How Betrayal Impacts Your Boundaries

Another way to understand the function of boundaries is to think of them like the borders of a country. Just like the borders of a country protect its citizens, the primary function of your boundaries is to protect you from unwanted stress. Getting betrayed or lied to is a violation of your personal boundaries. There are basically three ways to deal with this

The 3 Ways to Deal with Boundaries Violation:

  1. Ignoring the holes
  2. Building walls
  3. Using doors

Let me ask you this: At a glance, which you do think have you been doing? In other words, have you been ignoring the holes caused by his betrayal? Have you been putting up walls, or have you been creating doors to deal with having had your boundaries violated? If you’re not sure, then I invite you to do the following exercise with me.

Coming up next…

I’m going to go over all three approaches using my mini repairing boundaries questionnaire.

Your job: Is to evaluate yourself on how likely you’ve been using that approach to deal with the boundary violations brought on by betrayal. I will tell you what to do with your results after we go over all three.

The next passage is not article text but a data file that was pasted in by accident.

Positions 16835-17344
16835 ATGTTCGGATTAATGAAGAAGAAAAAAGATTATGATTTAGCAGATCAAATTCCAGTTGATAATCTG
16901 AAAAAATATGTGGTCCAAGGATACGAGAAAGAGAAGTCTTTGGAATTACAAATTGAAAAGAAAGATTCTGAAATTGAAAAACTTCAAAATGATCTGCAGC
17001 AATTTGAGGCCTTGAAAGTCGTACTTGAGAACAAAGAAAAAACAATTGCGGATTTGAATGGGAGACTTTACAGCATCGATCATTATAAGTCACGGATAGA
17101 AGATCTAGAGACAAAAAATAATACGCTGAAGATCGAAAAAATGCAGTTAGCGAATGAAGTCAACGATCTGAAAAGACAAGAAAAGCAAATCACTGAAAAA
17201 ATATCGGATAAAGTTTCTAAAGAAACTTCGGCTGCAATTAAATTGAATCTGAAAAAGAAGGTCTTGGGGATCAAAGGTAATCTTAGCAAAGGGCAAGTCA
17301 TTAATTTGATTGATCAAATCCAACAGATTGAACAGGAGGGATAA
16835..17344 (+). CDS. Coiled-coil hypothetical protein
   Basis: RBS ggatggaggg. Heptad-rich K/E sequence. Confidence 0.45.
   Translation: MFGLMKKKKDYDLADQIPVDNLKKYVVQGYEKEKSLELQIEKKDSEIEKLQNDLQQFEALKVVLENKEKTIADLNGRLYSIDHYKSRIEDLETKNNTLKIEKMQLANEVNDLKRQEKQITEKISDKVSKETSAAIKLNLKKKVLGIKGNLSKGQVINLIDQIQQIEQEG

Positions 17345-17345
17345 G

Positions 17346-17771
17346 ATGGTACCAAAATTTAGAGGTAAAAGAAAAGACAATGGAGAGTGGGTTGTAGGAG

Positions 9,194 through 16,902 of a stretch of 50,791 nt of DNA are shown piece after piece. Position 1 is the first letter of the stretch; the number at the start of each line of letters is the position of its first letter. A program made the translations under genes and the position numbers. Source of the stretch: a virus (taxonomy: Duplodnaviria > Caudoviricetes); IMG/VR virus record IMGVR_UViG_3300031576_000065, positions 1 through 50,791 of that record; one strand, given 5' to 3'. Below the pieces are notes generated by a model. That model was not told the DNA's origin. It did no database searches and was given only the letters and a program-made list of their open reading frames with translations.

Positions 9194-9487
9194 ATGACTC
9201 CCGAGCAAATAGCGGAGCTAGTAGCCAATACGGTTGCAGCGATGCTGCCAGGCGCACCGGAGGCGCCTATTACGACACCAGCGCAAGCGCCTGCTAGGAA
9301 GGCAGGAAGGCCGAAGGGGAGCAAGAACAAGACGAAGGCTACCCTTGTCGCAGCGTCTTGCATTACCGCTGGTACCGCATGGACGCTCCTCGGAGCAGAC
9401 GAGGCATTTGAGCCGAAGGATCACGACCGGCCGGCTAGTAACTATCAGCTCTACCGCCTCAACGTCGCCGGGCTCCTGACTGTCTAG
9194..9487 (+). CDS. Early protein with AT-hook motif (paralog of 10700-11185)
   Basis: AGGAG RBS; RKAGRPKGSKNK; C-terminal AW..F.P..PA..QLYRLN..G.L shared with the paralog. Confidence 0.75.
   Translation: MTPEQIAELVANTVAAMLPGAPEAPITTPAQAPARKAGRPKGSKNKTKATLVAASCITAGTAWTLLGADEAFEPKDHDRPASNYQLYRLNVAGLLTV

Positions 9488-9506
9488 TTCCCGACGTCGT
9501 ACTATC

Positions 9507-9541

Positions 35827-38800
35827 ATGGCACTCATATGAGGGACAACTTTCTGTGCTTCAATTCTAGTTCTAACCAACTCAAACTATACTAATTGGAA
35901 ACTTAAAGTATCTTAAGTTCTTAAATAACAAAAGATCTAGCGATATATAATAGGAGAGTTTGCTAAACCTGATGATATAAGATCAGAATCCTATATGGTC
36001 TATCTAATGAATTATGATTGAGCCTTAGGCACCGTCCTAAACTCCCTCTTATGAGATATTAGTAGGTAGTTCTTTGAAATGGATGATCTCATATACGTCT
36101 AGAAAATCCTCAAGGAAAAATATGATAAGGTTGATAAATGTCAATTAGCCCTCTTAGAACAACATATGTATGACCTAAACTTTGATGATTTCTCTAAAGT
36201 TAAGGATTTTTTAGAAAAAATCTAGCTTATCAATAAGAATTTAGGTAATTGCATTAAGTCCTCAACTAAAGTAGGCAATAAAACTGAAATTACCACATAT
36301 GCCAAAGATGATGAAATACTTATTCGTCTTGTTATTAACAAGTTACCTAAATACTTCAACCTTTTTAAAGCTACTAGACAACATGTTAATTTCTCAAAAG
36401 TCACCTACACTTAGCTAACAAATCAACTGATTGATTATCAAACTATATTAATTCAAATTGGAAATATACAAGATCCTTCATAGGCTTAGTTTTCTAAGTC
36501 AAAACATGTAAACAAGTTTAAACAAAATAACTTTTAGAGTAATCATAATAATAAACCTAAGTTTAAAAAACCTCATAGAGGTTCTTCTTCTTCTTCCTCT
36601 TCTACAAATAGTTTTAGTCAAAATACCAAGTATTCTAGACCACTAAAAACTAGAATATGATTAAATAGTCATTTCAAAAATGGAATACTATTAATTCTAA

Ready? Let’s get to it.

Repairing Boundaries After Betrayal

Here’s the thing…

When you know how to effectively deal with boundary violations and how to repair the holes left behind by negative experiences, you won’t have to fear what others may do or how they may act, and you’ll no longer need to put up a wall that locks out anyone from your life… for life. You can simply close the doors of your inner world when people are behaving destructively towards you. And if that behavior changes, you reserve the right to open it once again. And what if you should open the doors to that person and their behavior goes back to being destructive? You got it. You can simply close it again. It’s really as easy and effective as that.



Well, there you have it. My answer to the “once a cheater always a cheater question. And by now, it should be clear to you that I don’t recommend stereotyping anyone based on clichés, and why I am of the school of thought that it’s better to put your faith in the man rather than a cliché.

With that in mind, let’s recap what else you’ve learned so far.

  • You’ve learned how to tell the difference between fear versus rational thinking (and which is better for you).
  • You’ve explored the differences between being judgmental and being discerning (and which one makes you happy).
  • You’ve evaluated your boundary repair skills (and how doors help them).

Now, that leaves us with one final question.